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Re: water changes
<< People are always trying to talk themselves out of actually doing
> the work it takes to do something right. I think when talking about doing
> minimal water changes you're just fooling yourself. That was as true in
> sixties as is today.
There are several ways to "do it right." An aquarium that it heavily
stimulated with a lot of light, CO2, and extra nutrients certainly needs
different techniques than a low light tank that relies mainly on the flora
and fauna for those nutrients.
Perhaps it is similar in concept to "no-till" farming or organic farming,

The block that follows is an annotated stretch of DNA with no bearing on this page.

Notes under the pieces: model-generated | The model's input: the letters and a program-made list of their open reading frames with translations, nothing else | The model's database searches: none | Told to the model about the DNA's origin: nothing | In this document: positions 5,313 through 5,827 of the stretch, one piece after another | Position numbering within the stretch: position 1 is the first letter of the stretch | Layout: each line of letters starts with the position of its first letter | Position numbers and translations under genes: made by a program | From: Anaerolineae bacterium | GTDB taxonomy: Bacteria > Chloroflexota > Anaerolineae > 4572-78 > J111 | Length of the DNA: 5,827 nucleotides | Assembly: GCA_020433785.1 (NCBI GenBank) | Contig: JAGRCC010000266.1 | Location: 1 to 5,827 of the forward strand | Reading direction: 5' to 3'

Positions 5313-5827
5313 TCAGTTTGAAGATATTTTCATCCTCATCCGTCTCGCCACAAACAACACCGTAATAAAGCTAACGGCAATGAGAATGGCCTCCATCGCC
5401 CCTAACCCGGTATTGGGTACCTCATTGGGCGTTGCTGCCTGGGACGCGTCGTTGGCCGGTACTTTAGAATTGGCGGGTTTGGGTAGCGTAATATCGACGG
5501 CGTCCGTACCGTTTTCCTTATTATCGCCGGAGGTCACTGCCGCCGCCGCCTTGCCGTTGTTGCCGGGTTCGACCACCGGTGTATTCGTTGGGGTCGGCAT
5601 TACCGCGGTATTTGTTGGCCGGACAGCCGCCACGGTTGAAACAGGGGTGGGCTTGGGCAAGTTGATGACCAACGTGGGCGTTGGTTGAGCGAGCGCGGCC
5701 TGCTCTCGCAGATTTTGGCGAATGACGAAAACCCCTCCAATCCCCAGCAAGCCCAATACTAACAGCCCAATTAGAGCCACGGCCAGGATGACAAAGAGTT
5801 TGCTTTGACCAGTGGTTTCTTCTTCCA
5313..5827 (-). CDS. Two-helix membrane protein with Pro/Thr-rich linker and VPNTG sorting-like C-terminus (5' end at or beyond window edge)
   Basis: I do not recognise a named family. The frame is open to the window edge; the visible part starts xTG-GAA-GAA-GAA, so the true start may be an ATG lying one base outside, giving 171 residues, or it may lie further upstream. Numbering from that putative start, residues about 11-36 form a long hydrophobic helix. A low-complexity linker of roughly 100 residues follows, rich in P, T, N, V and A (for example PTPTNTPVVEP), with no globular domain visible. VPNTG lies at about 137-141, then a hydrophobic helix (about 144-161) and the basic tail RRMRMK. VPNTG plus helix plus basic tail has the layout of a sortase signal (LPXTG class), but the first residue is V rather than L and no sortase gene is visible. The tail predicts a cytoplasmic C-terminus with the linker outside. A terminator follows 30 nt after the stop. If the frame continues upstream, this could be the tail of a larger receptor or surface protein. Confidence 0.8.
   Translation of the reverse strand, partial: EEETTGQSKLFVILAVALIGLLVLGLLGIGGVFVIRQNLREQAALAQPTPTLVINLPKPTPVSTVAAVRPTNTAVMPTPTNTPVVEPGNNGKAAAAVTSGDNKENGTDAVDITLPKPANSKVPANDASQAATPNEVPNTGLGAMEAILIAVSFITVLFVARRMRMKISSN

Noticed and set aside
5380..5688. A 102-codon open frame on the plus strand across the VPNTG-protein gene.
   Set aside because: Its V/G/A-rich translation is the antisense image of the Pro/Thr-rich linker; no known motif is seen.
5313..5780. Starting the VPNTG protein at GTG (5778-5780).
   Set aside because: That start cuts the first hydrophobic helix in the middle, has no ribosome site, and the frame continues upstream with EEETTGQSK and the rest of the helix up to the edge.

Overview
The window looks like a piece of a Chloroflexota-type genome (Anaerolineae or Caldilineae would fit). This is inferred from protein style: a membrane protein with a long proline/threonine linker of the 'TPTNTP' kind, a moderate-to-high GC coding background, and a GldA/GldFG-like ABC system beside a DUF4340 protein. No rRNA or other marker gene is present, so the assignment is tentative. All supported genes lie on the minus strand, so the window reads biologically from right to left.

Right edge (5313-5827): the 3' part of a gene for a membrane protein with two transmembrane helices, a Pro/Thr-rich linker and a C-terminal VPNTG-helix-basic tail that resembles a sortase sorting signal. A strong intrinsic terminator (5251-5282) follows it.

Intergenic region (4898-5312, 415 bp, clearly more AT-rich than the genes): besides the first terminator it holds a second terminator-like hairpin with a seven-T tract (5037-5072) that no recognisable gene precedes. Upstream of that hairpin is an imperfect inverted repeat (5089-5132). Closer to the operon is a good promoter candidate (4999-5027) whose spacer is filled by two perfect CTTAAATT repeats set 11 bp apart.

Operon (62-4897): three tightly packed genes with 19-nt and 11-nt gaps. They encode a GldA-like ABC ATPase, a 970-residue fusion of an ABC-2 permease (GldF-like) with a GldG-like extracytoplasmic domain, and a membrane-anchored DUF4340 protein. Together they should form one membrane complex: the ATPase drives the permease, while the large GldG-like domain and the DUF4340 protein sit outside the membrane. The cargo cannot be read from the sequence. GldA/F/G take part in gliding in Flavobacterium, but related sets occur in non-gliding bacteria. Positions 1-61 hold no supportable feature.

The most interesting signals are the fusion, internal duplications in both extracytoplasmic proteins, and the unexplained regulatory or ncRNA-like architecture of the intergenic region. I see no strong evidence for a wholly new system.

both of which require fewer inputs than conventional "feed and poison"
There is plenty of room in this hobby for different approaches. Just because
a certain approach requires less hours of work and costs less doesn't make it
inferior, any more than the fact that another one takes more time and money
makes it better.
It's what works best for the individual that counts.
People just getting started in the hobby shouldn't feel that they have to
purchase expensive equipment and develop expertise in chemical dosing to be
successful. Later they can join the priesthood if they choose, or they can
remain just members of the congregation and be perfectly happy.